Brookhaven Elementary school in Mississippi prioritized students not seeing a 9 year old girl in a “too snug” t-shirt, over that girl’s education.  She was removed from her classroom and put into in school suspension her mother then brought another outf”

  3. I read a few other articles on this, and here’s some details I found:

    -The kind of outfit they wanted her to change into would have *also* violated their dress code. Let me repeat that: they wanted her to violate their dress code so she wouldn’t violate their dress code.

    -They didn’t follow protocol in dealing with her case. According to their handbook, students who violate the dress code are to be sent to the office. The girl was suspended instead. She was singled out and treated differently against the school’s own rules, and no, a teacher *saying* the faculty didn’t break the rules doesn’t rewrite reality and undo the rule breakage.

    -Outfits must be “size appropriate?” So they basically admit right in their dress code there are different rules for differently-sized children and what those rules are is based entirely on the “better judgment” (ie, biases and caprices) of the staff?

    The only logical conclusion: this isn’t Brookhaven, Mississippi, but Brookhaven, Silent Hill.

  4. I hope that mother contacts a lawyer! Ragen, do you have access to a list of lawyers who are body positive and supportive of civil rights for people who are being downtrodden due to fat bigotry?

    I’m sure the original concern about the clothing policy was to avoid having the gang style drooping pant on boys and the concerns of too tight leggings leaving nothing to the imagination and for tight shirts exposing breasts. I understand that many of you don’t even agree with that description of “why” to have a dress code. Please don’t attack or flame me for expressing this….I worked in those environments and I have experienced dealing with those kinds of policies. I did not write them.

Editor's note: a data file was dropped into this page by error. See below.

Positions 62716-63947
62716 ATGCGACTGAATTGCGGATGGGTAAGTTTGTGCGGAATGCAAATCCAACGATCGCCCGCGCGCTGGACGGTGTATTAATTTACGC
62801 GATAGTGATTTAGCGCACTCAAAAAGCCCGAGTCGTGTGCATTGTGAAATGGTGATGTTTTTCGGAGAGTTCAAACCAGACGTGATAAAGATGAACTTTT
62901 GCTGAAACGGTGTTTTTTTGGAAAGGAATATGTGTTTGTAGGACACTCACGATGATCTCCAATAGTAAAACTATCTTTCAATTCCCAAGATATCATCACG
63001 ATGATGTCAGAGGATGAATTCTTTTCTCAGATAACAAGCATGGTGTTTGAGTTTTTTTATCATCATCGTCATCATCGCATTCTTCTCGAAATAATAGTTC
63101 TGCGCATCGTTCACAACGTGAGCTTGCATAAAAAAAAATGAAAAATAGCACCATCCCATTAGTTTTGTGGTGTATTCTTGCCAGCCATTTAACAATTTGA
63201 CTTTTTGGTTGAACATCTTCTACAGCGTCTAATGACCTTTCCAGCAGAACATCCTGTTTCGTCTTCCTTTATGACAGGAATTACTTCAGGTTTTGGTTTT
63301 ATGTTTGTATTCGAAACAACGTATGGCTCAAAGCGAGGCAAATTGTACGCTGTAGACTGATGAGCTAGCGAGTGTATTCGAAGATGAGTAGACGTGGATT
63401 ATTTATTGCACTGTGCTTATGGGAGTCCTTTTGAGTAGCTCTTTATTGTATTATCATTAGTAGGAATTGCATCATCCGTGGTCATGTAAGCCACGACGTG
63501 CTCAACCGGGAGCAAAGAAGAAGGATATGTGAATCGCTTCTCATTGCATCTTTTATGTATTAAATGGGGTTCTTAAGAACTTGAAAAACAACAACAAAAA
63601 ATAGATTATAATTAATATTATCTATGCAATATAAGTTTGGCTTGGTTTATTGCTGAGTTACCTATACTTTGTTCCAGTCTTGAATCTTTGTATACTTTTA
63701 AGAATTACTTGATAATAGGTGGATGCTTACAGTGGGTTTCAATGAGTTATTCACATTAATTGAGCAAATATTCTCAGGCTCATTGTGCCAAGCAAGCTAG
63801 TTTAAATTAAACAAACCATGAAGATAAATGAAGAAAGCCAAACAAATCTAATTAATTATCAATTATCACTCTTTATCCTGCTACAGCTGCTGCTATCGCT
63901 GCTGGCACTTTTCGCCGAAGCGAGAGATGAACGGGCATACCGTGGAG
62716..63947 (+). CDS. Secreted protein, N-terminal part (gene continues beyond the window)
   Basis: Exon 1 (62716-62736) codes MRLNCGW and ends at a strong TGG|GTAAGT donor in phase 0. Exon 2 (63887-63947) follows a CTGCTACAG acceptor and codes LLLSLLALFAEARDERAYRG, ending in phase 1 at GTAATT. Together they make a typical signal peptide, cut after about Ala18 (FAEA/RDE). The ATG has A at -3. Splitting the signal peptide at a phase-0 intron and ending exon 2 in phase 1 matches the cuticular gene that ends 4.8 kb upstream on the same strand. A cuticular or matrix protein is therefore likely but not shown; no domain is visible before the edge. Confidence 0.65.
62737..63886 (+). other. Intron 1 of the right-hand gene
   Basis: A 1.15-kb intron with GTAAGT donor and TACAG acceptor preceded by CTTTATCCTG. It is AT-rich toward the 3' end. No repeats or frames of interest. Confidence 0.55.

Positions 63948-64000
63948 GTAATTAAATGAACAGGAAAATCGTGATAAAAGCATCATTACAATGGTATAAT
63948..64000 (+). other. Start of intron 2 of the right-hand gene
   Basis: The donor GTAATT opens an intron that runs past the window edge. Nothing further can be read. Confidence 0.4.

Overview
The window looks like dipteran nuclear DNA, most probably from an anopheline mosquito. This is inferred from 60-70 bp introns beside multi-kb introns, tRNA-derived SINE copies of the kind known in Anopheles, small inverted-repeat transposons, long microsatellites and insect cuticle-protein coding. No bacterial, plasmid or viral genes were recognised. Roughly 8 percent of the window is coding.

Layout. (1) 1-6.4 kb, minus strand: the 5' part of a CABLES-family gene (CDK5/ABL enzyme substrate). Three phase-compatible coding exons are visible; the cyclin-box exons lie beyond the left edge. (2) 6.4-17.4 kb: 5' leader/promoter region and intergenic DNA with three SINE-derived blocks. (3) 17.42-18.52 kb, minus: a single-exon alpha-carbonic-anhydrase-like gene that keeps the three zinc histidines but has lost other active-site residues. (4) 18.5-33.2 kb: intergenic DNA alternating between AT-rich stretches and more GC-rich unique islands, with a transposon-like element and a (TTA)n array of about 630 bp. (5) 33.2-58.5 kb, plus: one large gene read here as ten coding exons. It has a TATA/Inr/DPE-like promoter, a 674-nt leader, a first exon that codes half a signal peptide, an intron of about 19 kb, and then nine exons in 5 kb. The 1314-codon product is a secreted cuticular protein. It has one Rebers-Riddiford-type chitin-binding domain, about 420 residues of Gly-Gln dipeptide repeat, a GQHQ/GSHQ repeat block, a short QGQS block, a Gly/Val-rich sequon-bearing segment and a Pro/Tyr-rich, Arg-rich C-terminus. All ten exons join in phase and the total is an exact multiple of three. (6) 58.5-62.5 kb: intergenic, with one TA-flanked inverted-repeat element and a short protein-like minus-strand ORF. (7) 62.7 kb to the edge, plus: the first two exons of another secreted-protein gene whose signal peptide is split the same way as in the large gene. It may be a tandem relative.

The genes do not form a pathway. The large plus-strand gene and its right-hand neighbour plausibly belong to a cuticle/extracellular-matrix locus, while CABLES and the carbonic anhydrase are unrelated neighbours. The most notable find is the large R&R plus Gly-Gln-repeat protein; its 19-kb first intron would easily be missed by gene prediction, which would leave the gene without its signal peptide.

• Sorry, I got distracted and didn’t realize I hadn’t finished my train of thought. What I was getting at is this: the school was likely more focused on issues like I stated above than picking on fat people and how they look in tight clothing.

      • Sexualising children is still wrong! no matter what they ‘meant’ ats all disgusting.

  5. She’s nine years old. She looks exactly like me at 9… this breaks my heart.

    • Yeah, mine too. I was a little fatter at 9… It’s weird, everything started in that year. They measured us (height, weight) and the scale almost broke because they didn’t think a fat girl would be there. After this, I went out to run for the first time thinking I have to lose weight. I was alone and 9 years old. Out in the streets, running. (My parents worked, and I was so ashamed, I never told them these.) I’m 24 now and that one experience is still so clear in my memories… and I just felt everything again, reading this story… I hope this little girl will be able to cope with this fatphobic shit.😦